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(Partial) implementation of Quantitative Value algorithm

Here's my implementation of the algorithm in Quantitative Value, following the discussion in this post. There are a few significant differences between this algorithm and the one in the book, owing to the difference between the Morningstar data and the data available to the authors. Also, Quantopian's data set extends back only 12 years, so putting in the full 8 year margin and franchise power computations didn't make a lot of sense. I also have not made any explicit effort in restricting the stock universe, save one stock that for some reason was breaking the backtest.

For this post I have removed several variations that have boosted returns to 750%, in part because they would distract from the core algorithm in the text. And also because the core algorithm seems a more sensible starting point for exploring other ideas. Note that there is no leverage and no short positions in this algorithm.

Clone Algorithm
Backtest from to with initial capital
Total Returns
Max Drawdown
Benchmark Returns
Returns 1 Month 3 Month 6 Month 12 Month
Alpha 1 Month 3 Month 6 Month 12 Month
Beta 1 Month 3 Month 6 Month 12 Month
Sharpe 1 Month 3 Month 6 Month 12 Month
Sortino 1 Month 3 Month 6 Month 12 Month
Volatility 1 Month 3 Month 6 Month 12 Month
Max Drawdown 1 Month 3 Month 6 Month 12 Month
# Backtest ID: 575c9bc7f2d64f0f8d843735
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12 responses

Great Work! I was also working on the same topic but then stopped because of some Quantopian Limitation for Fundamentals data.
Where did you find that get_fundamentals supports a date also in the backtest environment and not only the research notebook? Is it an undocumented feature?

Here some links to my work on QVAL:
Campbell, Hilscher, Szilagyi (CHS) Model - Probability of corporate failure

Piotroski score:

Beneish score:

Hey Costantino,

You've just found a major bug in my implementation, get_fundamentals indeed does not take a date argument in the backtest. So I've been playing with an extremely partial implementation of the quantitative value algorithm, managing to squeeze out good performance from the few factors that are correctly implemented... This is beyond embarrassing, and quite frankly also really impressive that the broken algorithm produced this performance.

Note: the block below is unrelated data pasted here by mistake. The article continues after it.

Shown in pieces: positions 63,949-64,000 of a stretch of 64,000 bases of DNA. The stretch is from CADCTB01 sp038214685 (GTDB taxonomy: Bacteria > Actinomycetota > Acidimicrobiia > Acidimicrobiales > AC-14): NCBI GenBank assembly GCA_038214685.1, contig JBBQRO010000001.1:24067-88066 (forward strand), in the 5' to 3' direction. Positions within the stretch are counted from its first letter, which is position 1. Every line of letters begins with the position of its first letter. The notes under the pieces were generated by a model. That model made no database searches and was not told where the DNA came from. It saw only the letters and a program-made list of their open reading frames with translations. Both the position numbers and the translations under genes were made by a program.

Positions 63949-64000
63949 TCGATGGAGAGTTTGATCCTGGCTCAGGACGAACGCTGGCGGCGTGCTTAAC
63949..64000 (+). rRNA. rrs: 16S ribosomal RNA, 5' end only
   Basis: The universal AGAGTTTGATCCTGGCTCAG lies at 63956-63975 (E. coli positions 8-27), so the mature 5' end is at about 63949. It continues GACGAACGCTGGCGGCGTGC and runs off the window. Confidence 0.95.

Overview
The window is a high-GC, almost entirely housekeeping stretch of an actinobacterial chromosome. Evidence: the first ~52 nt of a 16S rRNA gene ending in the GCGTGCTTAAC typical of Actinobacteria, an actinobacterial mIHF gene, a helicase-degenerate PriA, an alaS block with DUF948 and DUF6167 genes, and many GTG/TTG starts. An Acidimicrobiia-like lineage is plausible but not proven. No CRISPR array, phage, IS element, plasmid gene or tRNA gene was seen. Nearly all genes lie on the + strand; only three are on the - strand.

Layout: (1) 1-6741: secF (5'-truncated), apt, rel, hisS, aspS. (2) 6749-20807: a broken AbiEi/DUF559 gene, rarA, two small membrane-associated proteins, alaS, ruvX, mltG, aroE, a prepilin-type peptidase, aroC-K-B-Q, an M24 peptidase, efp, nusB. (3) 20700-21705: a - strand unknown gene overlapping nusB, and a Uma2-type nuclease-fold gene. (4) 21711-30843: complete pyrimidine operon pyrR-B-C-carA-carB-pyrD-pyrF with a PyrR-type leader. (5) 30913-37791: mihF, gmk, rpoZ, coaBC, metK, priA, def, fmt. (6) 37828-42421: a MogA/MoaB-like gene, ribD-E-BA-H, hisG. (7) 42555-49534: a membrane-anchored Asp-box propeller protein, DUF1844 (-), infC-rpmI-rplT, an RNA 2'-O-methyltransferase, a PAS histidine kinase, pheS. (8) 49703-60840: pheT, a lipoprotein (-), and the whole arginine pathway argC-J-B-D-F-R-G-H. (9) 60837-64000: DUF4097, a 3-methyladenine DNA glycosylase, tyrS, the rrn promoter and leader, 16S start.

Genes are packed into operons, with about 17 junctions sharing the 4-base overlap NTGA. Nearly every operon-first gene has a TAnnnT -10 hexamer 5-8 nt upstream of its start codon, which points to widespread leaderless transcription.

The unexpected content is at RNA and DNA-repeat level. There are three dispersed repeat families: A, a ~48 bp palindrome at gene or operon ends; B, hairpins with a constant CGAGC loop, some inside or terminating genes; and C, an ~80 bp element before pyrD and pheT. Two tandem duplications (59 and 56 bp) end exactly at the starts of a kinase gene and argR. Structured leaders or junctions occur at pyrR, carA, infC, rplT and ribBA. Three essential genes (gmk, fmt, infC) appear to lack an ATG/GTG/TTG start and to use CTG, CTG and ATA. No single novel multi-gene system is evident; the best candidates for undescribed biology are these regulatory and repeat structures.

So the options I have now are to either save up state in the context object, which will not translate to the live trading environment, or to use pipeline, which at least used to perform horribly with fundamental data, to the point where the algorithm had to be broken up into phases that ran across multiple days. Ugh. I honestly don't understand some of the design choices that the quantopian platform has made.

Well, back to the drawing board.


Hi Sunil,

I wanted also to check, because I suspected that... anyway your work is a very good basis for the QVAL algorithm... it only needs to be updated, when Quantopian will make easier to work with historical fundamental data.

I'm complaining about the lack of this feature for a long time... if you query for my username, you will find many post about this subject.
There is a workaround, storing the data in a Panda Panel, but then is not possible to trade live (you have to wait a year o more before the panel is filled with data).

Q2 remains a great platform and maybe if we unite our forces, we can convince the Q-Team to add this feature as soon as possible ;-)... a get_fundamentalswith date like in the Research environment would be great!

Well, I'm slowly converting the algorithm over to use pipelines. So far I've only converted STA and SNOA computations, I suspect I'll soon run into timeout issues. Especially when I start implementing the franchise power and margin factors. The pipeline API as set up doesn't tell us where it is spending compute cycles, so any sort of optimization is virtually impossible.

I considered storing data in the context object, but as you said, that just doesn't work for live trading.

Another alternative to adding dates to get_fundamentals would be to allow specification of specific times for which we want to retrieve data for custom factors. Right now you have a very coarse window_size argument, would be good to be able to generalize that, even with something as simple as taking a vector of indices rather than a single window size.